It seems like only yesterday when I walked my little girl into kindergarten. At first, fingers tightly gripped mine, but quickly let go as the bubbly teacher began her masterful distraction so that all parents could make a stealth exit. Fighting back the tears and feeling that deep, deep tug at the core of my being, I walked away, my stride in lock-step with my heartbeat. Happiness soon returned as I reminded myself that this was only the beginning of a 12-year journey, thinking that somehow time was on our side. Fast forward, the inches crept, baby cheeks shed, independence arrived, and in a flash, just like that, she was a freshman in high school.
This week, I watched my 5’5’’, teenaged daughter step out of the car and into the big school on the hill, the one we’ve driven by for years, imagining the day she would be there. Anxiously, she took deep breaths, opened the car door as if she were about to take her first jump from the high dive. “Bye, mamma,” she said confidently, without a kiss or a hug. Fighting back the tears again, I watched her fade into the sea of students and backpacks.
Now I was the one taking deep breaths. It suddenly dawned on me that I only have four years left with her in my nest to instill the strength and emotional tools she’ll need to fly away to college and beyond— only four years left to show her how Loving On Me can help her learn to Love On Herself.
My parking lot epiphany reminded me to hit the reset button because time is about to crank up the dial to warp speed. Don’t get me wrong. I know parenthood lasts a lifetime. But I believe these next four years will require endurance and focus. Dating, driving and the deluge of peer pressure will put my parental skills to the test, not to mention how I attempt to juggle a career in the midst of all of this.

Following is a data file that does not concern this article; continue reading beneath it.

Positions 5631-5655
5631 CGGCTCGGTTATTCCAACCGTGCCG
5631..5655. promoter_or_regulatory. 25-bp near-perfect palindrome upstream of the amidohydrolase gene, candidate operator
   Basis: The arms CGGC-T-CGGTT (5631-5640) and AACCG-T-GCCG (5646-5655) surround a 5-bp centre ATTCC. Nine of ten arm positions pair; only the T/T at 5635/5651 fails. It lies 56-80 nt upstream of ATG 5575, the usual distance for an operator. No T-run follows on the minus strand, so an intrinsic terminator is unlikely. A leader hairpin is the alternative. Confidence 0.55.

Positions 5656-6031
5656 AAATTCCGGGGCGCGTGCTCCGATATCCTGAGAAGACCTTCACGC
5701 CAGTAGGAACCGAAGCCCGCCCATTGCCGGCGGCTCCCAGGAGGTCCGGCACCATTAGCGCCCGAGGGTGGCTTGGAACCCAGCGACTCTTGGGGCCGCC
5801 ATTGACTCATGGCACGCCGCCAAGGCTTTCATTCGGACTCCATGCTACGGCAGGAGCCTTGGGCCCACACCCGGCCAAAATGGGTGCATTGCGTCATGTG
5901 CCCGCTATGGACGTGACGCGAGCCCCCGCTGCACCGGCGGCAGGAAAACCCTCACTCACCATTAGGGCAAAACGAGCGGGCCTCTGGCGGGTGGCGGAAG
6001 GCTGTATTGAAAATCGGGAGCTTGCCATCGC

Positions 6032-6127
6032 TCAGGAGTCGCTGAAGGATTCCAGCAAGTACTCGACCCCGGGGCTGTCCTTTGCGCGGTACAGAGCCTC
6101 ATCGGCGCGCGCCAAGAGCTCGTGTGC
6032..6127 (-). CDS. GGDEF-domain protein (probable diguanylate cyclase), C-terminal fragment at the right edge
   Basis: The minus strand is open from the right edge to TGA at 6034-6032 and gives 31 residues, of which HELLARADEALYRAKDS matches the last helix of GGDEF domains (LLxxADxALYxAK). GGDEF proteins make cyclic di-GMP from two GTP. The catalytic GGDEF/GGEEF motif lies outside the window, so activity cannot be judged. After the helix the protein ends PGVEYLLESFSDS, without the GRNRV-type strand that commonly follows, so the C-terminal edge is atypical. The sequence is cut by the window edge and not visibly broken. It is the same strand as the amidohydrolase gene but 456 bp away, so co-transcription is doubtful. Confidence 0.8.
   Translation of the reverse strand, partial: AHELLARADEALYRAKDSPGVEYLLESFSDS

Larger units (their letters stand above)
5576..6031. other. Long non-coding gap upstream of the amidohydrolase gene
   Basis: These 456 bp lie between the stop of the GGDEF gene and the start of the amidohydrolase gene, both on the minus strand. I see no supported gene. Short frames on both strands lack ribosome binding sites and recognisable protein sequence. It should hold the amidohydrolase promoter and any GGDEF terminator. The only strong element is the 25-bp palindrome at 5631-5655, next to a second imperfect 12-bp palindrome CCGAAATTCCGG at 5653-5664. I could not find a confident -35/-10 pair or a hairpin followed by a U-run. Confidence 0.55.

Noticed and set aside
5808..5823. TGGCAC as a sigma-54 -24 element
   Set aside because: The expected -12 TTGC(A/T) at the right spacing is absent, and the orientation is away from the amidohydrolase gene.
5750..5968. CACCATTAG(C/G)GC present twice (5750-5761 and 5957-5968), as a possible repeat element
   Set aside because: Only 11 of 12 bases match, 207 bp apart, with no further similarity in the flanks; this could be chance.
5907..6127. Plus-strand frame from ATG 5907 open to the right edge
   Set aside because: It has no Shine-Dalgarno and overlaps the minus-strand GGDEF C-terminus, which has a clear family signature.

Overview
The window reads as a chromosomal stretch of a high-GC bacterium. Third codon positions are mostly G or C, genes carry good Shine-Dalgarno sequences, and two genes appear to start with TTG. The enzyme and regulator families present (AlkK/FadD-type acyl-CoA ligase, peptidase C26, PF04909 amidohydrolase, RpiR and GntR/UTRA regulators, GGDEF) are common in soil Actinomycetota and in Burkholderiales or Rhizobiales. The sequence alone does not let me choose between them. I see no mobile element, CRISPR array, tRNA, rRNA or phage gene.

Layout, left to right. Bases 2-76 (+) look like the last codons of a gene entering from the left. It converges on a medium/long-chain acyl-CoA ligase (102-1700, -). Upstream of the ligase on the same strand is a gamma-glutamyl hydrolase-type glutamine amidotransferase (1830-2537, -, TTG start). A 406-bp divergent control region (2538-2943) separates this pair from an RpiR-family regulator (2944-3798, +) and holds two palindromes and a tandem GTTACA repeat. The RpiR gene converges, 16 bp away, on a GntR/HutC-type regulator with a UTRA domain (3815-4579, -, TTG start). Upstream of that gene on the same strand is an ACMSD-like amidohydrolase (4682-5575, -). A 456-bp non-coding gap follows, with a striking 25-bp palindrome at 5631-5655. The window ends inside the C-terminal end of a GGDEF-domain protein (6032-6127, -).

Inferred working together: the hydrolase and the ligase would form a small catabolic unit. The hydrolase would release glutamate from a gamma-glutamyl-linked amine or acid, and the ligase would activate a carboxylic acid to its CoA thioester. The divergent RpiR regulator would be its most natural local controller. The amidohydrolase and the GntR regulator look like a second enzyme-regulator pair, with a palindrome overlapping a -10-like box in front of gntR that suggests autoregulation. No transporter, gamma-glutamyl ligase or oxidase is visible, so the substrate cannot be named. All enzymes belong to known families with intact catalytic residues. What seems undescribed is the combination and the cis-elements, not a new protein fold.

I’ve started a list of things I should continue or start to help me tune in to teachable moments that set the stage for my daughter’s future – things we can do that are focused on Loving On Me:
• Have daily quiet time and devotion.
• Attend church together regularly. Learn about what it truly means to be a child of God.
• Exercise regularly. Take walks with my daughter.
• Put the phone down – both of us. Create space each day where technology is off limits and take time to connect and actually talk about our days.
• Demonstrate how not to allow others to steal our joy.
• Teach her more about cooking and eating healthy.
• Plan mother-daughter trips at least once per year, including a mission trip one day.
• Reward ourselves for hitting goals, i.e. massage, pedi/mani, shopping
• Have family time once per week with grandmother.
• Teach us both better financial planning skills and how to manage money.
• Make plans regularly with my friends/her friends, cook together, dine together, travel together.
All of these are ways to practice self-care and Love On Me, setting a good model for my daughter, and hopefully helping her to acquire a taste for similar lifestyle choices.
There are many more things I could include, but I want to hear from you. Will you share your wisdom on how parents, grandparents and other friends can empower our high school kids? What can we do to cement life-building knowledge into their minds and souls that help them to Love On Themselves vs. cave in to pressures that can have monumental consequences?